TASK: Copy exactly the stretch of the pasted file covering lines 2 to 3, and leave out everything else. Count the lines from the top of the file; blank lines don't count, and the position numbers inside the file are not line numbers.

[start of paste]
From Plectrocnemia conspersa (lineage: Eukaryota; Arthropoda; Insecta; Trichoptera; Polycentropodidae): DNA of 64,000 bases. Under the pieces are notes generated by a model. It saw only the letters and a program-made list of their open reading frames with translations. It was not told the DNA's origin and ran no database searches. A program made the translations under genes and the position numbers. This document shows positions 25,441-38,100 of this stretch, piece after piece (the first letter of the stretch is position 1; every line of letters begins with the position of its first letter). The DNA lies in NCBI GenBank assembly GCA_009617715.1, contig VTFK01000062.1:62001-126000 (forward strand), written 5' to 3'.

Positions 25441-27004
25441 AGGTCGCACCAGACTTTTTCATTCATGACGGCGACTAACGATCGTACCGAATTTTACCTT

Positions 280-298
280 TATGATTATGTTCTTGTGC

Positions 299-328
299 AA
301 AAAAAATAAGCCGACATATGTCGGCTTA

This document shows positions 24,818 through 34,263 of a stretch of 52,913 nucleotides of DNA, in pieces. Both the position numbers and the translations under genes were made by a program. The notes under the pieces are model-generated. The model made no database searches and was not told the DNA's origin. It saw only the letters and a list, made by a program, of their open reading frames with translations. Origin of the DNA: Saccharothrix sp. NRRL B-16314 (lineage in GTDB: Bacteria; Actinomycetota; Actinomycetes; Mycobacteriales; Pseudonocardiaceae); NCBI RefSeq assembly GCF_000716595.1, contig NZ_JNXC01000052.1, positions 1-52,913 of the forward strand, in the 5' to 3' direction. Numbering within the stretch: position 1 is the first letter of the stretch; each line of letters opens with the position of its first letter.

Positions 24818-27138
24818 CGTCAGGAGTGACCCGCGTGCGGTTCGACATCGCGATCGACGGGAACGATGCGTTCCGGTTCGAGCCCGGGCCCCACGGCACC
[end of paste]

Positions 25441-27004
25441 AGGTCGCACCAGACTTTTTCATTCATGACGGCGACTAACGATCGTACCGAATTTTACCTT